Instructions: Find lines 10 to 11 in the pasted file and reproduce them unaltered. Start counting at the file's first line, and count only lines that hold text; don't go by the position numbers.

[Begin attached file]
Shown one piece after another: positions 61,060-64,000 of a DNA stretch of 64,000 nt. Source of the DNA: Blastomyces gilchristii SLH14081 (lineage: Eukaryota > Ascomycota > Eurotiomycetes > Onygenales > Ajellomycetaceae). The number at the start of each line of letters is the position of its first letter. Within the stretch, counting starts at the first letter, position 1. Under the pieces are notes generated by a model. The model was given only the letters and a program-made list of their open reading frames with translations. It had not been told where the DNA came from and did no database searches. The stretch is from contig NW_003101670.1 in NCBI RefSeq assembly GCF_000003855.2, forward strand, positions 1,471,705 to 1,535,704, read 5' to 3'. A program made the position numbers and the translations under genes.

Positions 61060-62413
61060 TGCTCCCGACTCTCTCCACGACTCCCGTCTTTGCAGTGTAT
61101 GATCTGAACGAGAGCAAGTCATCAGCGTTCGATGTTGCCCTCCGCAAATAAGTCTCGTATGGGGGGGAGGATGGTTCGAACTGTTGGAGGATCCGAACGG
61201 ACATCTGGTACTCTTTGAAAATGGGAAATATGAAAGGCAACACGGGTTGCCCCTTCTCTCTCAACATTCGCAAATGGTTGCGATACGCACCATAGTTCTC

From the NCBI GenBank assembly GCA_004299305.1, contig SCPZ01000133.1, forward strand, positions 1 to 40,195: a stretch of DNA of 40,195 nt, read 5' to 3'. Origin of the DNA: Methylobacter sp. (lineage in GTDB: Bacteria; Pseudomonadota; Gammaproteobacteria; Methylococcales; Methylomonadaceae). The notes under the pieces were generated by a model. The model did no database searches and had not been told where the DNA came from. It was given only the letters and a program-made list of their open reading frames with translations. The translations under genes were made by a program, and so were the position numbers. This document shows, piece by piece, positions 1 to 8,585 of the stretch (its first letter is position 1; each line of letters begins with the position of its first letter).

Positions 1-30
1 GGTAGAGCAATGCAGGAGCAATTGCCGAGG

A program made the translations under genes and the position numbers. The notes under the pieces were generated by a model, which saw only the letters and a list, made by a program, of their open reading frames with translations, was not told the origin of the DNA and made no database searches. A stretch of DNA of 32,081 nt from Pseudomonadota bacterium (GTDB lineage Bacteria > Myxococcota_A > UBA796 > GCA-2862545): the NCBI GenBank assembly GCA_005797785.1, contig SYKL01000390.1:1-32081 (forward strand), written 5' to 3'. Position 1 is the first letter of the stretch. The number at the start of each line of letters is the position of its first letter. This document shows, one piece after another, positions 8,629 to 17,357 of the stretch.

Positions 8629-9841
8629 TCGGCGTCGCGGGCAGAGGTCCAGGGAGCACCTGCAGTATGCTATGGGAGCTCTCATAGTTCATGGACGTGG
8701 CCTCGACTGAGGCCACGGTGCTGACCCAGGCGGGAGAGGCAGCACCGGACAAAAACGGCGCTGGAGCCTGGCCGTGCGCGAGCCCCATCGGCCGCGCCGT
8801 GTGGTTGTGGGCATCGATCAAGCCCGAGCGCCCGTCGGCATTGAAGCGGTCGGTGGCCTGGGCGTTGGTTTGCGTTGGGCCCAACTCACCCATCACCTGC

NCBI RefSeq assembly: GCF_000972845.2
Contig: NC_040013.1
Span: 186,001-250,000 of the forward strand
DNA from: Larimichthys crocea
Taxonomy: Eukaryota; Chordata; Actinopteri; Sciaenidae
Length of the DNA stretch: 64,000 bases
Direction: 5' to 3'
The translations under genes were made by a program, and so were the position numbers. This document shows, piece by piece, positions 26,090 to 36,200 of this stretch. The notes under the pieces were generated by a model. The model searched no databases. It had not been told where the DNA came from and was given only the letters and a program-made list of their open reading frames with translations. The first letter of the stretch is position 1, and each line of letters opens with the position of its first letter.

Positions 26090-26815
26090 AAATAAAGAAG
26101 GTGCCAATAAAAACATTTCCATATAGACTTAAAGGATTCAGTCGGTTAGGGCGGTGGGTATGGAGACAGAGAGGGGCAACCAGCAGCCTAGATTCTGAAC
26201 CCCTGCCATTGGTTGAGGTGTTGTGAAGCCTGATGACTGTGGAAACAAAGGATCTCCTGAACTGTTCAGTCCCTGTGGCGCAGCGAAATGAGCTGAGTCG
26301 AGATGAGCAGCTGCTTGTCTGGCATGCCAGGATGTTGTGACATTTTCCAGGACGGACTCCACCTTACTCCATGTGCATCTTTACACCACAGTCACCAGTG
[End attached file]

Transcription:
Positions 8629-9841
8629 TCGGCGTCGCGGGCAGAGGTCCAGGGAGCACCTGCAGTATGCTATGGGAGCTCTCATAGTTCATGGACGTGG